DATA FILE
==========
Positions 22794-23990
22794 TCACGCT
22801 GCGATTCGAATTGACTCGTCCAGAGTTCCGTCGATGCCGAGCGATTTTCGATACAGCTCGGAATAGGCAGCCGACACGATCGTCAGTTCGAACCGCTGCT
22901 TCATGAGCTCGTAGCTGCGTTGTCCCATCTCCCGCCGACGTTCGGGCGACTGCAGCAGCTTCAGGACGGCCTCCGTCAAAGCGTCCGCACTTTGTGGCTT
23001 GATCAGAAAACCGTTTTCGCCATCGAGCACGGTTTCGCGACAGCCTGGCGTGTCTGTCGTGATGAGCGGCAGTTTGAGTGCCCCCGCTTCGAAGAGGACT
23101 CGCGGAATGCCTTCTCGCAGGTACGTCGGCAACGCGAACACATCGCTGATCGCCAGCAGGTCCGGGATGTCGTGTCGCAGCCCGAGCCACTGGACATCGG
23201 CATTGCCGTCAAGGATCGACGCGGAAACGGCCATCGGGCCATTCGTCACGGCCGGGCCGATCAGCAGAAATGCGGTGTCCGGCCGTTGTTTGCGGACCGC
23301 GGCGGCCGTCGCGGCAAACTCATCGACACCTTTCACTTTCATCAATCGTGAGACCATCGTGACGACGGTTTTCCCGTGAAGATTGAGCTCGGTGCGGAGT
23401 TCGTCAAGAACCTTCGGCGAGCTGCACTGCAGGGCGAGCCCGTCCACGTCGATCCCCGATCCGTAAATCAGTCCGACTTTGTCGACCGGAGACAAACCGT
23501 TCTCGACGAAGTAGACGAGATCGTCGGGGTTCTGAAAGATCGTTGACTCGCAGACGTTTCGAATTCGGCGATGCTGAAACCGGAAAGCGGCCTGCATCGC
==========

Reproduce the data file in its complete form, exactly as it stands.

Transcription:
Positions 22794-23990
22794 TCACGCT
22801 GCGATTCGAATTGACTCGTCCAGAGTTCCGTCGATGCCGAGCGATTTTCGATACAGCTCGGAATAGGCAGCCGACACGATCGTCAGTTCGAACCGCTGCT
22901 TCATGAGCTCGTAGCTGCGTTGTCCCATCTCCCGCCGACGTTCGGGCGACTGCAGCAGCTTCAGGACGGCCTCCGTCAAAGCGTCCGCACTTTGTGGCTT
23001 GATCAGAAAACCGTTTTCGCCATCGAGCACGGTTTCGCGACAGCCTGGCGTGTCTGTCGTGATGAGCGGCAGTTTGAGTGCCCCCGCTTCGAAGAGGACT
23101 CGCGGAATGCCTTCTCGCAGGTACGTCGGCAACGCGAACACATCGCTGATCGCCAGCAGGTCCGGGATGTCGTGTCGCAGCCCGAGCCACTGGACATCGG
23201 CATTGCCGTCAAGGATCGACGCGGAAACGGCCATCGGGCCATTCGTCACGGCCGGGCCGATCAGCAGAAATGCGGTGTCCGGCCGTTGTTTGCGGACCGC
23301 GGCGGCCGTCGCGGCAAACTCATCGACACCTTTCACTTTCATCAATCGTGAGACCATCGTGACGACGGTTTTCCCGTGAAGATTGAGCTCGGTGCGGAGT
23401 TCGTCAAGAACCTTCGGCGAGCTGCACTGCAGGGCGAGCCCGTCCACGTCGATCCCCGATCCGTAAATCAGTCCGACTTTGTCGACCGGAGACAAACCGT
23501 TCTCGACGAAGTAGACGAGATCGTCGGGGTTCTGAAAGATCGTTGACTCGCAGACGTTTCGAATTCGGCGATGCTGAAACCGGAAAGCGGCCTGCATCGC